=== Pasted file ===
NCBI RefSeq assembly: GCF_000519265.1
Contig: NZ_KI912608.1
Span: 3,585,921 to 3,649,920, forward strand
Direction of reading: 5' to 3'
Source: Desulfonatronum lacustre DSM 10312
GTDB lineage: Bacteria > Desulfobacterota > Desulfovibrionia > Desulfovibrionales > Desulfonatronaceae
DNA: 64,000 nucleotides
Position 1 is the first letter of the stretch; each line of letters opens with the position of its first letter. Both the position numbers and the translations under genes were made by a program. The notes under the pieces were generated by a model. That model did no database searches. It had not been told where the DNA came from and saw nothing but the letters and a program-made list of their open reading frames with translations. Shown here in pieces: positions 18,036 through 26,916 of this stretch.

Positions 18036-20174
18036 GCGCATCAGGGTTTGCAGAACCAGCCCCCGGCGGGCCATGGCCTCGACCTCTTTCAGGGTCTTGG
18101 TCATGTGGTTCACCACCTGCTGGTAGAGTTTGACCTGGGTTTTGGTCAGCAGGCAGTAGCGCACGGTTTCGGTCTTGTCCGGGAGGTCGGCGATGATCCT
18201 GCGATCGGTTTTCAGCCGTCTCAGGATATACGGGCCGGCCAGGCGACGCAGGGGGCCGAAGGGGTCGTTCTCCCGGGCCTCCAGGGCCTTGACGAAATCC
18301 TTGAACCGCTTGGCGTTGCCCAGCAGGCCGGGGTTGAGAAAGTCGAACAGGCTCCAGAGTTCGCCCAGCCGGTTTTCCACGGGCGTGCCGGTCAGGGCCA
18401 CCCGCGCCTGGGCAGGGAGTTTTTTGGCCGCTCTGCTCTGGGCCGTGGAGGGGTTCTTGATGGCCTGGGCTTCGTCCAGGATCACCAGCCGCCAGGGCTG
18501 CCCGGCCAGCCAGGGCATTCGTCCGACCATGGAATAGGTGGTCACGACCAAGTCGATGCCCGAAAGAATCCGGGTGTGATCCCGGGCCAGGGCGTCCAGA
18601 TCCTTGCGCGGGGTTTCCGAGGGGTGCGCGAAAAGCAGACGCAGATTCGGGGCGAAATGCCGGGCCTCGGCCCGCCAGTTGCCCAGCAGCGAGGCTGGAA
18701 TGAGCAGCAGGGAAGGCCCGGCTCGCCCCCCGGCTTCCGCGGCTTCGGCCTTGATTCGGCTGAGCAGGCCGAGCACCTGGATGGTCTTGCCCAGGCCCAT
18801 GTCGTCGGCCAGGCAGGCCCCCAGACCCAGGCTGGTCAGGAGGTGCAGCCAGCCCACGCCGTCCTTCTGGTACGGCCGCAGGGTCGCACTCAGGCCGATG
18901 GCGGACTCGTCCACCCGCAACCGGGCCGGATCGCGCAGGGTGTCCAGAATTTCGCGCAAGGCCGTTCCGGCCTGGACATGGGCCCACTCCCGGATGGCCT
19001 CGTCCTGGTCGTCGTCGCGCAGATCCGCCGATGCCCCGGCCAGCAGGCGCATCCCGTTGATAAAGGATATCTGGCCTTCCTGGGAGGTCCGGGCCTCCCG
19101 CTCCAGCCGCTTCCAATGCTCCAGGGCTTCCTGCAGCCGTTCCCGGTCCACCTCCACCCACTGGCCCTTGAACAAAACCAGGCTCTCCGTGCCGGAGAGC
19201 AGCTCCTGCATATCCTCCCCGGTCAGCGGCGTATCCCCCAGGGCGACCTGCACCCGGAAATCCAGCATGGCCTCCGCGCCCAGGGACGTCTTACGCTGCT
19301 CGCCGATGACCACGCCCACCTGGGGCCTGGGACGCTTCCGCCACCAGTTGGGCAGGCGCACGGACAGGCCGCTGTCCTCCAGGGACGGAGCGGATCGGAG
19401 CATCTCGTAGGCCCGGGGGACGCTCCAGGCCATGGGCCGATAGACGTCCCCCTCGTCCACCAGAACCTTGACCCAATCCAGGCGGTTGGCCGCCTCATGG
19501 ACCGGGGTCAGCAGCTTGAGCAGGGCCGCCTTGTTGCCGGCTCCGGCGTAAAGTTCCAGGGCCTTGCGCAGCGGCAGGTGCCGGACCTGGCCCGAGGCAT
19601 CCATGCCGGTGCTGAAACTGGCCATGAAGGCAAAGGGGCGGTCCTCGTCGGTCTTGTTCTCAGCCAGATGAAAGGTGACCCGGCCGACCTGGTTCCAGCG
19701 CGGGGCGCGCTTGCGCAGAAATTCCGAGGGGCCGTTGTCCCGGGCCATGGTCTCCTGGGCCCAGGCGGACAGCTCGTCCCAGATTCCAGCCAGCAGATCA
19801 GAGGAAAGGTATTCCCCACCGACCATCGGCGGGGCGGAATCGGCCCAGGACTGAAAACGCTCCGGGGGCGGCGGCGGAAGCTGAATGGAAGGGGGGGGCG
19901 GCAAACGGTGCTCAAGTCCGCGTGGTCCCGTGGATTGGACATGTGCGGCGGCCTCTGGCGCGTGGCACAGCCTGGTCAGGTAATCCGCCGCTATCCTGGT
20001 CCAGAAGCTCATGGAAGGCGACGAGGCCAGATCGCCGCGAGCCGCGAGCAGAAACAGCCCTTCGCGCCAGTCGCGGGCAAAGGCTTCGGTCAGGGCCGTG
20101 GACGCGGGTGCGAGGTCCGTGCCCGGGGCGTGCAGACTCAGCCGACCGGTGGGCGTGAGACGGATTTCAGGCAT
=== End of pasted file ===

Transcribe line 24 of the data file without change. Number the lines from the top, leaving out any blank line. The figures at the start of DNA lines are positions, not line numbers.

19401 CATCTCGTAGGCCCGGGGGACGCTCCAGGCCATGGGCCGATAGACGTCCCCCTCGTCCACCAGAACCTTGACCCAATCCAGGCGGTTGGCCGCCTCATGG